Delving into magic with TULCA

City's annual visual arts festival to feature 15 artists, 4 commissioned projects, and 12 associated events, across 14 venues

TULCA festival curator, Kerry Guinan.

TULCA festival curator, Kerry Guinan.

Tomorrow evening, Friday, November 1, sees the launch of the 17th TULCA Festival of Visual Arts at the Festival Gallery in William Street, formerly An Post’s sorting office.

This year’s festival, which runs to November 17, is curated by Kerry Guinan, comprises 15 contemporary artists, four specifically commissioned projects, and 12 associated events, across 14 venues in Galway. These include a socially-engaged commission by artist and folklore collector Michael Fortune, in collaboration with the Skehana and District and Heritage Group; a large-format public art commission by Dublin collective SUBSET; and a new partnership and exhibition with Galway City Museum. Events range from an all-ages weather-reading workshop with Nikita Coulter in the Nuns Island Theatre to a black-metal-noise performance by the metal band Bogs of Aughiska in the Róisín Dubh.

The festival theme is 'tactical magic' and will explore magic as it manifests in art, politics, and the sciences. “The inspiration for the festival was the magic and mythology of the west of Ireland,” Guinan tells me. “The starting point is looking at the theme of magic. Magic is a belief in a cause and an effect so its practitioner believes by performing a certain act something particular will happen like making someone fall in love with them or whatever.

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"This is why I have included the prefix ‘tactical’ because it amounts to doing magic in a tactical sense. I believe that art is magical in this way also; when we produce art we believe that it will have an effect on the world even though we can’t prove a relationship between art and its effect. The festival is about trying to explore and preserve that belief system and I think it is an important belief system.”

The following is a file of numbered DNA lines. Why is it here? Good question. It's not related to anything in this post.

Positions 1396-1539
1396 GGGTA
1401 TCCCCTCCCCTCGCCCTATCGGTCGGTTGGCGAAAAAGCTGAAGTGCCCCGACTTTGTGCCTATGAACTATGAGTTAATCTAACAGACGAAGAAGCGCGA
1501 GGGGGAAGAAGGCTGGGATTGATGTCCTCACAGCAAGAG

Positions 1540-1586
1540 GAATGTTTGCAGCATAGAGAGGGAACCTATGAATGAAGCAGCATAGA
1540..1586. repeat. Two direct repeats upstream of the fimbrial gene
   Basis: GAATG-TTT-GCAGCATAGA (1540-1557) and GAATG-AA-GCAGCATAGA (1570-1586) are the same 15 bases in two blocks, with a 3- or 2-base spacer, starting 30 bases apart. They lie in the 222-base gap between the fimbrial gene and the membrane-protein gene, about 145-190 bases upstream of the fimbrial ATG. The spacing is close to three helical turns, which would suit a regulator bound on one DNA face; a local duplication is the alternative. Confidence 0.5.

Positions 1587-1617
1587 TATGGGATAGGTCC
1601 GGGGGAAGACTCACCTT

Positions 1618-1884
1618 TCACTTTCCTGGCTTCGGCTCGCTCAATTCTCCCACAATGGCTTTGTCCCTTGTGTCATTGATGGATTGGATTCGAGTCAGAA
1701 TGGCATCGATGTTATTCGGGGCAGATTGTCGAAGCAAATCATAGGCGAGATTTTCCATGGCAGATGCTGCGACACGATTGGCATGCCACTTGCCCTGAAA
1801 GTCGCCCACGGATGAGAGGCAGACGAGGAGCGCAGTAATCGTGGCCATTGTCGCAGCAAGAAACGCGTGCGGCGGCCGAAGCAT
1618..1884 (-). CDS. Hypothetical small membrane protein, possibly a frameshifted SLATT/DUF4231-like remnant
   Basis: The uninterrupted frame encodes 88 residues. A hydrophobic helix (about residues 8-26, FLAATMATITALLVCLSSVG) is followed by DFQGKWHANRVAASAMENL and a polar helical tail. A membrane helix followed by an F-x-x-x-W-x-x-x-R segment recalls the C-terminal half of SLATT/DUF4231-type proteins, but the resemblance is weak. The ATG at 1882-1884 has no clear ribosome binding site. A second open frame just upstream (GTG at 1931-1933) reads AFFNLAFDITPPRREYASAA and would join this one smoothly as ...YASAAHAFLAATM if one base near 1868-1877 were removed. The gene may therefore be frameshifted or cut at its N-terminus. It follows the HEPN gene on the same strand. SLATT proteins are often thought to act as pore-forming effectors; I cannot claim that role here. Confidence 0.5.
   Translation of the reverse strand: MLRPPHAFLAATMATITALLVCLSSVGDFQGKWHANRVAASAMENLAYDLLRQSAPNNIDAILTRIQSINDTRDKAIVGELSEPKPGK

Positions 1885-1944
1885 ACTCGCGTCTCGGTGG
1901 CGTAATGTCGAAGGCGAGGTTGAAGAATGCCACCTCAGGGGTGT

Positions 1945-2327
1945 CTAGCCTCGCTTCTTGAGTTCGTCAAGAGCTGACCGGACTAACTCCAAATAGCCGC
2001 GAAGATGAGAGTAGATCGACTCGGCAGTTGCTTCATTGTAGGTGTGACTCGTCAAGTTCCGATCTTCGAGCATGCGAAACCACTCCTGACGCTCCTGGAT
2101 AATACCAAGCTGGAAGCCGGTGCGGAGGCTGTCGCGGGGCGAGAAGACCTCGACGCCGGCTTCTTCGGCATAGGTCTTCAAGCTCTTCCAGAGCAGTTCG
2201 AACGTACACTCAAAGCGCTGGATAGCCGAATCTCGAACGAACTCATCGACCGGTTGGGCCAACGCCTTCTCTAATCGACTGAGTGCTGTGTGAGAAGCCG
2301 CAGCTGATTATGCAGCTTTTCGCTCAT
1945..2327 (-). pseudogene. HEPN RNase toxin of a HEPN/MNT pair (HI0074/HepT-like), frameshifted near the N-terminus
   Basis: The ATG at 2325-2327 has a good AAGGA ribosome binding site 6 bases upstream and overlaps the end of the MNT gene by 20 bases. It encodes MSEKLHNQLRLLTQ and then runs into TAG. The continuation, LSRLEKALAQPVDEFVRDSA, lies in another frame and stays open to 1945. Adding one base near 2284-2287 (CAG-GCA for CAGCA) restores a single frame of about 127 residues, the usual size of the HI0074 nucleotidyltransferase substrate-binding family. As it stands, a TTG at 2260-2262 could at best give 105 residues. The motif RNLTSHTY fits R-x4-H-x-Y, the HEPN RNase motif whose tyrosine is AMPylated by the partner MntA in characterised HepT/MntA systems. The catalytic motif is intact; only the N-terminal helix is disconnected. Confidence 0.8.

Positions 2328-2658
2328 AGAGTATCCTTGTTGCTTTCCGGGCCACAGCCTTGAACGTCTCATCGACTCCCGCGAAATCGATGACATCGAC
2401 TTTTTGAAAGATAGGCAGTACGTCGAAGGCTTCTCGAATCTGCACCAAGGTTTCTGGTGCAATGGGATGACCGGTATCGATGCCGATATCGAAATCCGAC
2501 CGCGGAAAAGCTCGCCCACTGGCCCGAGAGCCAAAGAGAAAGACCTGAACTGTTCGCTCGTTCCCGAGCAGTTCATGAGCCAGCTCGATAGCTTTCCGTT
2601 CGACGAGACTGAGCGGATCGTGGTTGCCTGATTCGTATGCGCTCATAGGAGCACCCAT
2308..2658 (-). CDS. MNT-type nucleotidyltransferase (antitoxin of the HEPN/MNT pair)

TULCA’s central theme not only embraces the ancient worlds of myth and folklore, but the modern realms of science and technology. “I am quite pleased with that aspect of the festival,” Guinan says. “When you go to see the exhibitions you may not see magic in the sense you have encountered it before; potions or symbols, or astrology. I was trying to find magic in places where you wouldn’t expect to find it, such as systems of science, technology and politics. So, for example, the introduction to weather reading workshop (Nuns Island, Sunday, November 3, 12 noon ) combines scientific and folk methods of reading the weather so it is really equalising these two types of approach.”

'The Bogs of Aughiska describe themselves as black metal noise alchemists and take a lot of inspiration from their homes in the Burren'

Art, Magic and Marxism is the intriguing title of a seminar at NUIG’s O’Donoghue Centre on Thursday, November 7, at 2pm. “They are three things that sound difficult to reconcile but this is precisely why I organized the festival,” Guinan declares. “There is quite a political undercurrent going through the festival. Magic is an inherently political word because it has always been defined by religious and political systems in order to ostracise practices.

"By naming something as magic you push it outside of reality, you are saying it’s not real. The seminar is about trying to reconcile Marxism which would be scientific and rational in its line of thought with the need to have a value system which appreciates things that are more symbolic and intuitive and can’t be rationalised by primarily economic analyses.”